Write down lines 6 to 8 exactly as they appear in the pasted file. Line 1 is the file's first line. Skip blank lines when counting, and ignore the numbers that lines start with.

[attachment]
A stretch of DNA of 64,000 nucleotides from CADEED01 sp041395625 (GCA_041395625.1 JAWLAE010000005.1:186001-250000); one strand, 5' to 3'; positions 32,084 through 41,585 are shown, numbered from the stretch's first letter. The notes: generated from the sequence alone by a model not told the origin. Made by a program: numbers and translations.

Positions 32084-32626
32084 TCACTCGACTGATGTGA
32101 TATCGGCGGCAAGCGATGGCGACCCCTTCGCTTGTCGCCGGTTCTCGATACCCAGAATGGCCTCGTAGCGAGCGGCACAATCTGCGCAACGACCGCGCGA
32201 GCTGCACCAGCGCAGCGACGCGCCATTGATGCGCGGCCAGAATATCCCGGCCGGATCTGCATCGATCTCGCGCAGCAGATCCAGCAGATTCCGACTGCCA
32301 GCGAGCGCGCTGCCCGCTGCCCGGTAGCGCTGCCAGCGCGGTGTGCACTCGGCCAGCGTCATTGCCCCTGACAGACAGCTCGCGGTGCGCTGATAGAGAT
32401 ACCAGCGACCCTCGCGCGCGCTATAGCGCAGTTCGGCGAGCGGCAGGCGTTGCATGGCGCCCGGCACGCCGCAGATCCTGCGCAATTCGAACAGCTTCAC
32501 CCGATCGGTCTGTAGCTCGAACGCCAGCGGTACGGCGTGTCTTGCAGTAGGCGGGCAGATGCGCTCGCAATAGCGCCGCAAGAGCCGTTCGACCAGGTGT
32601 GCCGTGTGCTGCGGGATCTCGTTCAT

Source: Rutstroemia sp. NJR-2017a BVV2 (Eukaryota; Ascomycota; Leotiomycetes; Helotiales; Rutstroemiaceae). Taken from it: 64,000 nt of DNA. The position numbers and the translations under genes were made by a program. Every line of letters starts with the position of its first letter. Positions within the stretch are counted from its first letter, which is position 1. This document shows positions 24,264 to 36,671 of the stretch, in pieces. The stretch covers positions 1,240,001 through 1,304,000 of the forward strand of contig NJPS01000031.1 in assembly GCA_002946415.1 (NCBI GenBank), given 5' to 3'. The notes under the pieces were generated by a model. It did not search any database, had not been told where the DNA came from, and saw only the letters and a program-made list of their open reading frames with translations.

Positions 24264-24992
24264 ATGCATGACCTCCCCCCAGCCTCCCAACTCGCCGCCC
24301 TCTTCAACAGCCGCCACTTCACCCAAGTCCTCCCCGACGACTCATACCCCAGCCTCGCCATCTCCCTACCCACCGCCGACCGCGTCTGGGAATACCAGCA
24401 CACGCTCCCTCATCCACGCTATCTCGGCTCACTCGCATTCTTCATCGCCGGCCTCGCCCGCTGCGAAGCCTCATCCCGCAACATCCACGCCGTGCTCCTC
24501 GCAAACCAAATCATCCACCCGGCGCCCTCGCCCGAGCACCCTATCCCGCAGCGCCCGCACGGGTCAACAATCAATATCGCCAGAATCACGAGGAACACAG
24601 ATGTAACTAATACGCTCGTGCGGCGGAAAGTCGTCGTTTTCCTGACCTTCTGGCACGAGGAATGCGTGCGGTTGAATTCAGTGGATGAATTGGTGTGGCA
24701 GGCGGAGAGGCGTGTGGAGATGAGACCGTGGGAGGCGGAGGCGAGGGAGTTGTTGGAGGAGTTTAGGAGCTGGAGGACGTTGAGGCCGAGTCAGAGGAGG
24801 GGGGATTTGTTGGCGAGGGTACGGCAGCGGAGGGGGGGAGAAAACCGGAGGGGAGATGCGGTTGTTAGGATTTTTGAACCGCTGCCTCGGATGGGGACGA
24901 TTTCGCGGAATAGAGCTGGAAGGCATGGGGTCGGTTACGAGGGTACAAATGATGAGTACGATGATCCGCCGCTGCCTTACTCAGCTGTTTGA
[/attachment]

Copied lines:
32301 GCGAGCGCGCTGCCCGCTGCCCGGTAGCGCTGCCAGCGCGGTGTGCACTCGGCCAGCGTCATTGCCCCTGACAGACAGCTCGCGGTGCGCTGATAGAGAT
32401 ACCAGCGACCCTCGCGCGCGCTATAGCGCAGTTCGGCGAGCGGCAGGCGTTGCATGGCGCCCGGCACGCCGCAGATCCTGCGCAATTCGAACAGCTTCAC
32501 CCGATCGGTCTGTAGCTCGAACGCCAGCGGTACGGCGTGTCTTGCAGTAGGCGGGCAGATGCGCTCGCAATAGCGCCGCAAGAGCCGTTCGACCAGGTGT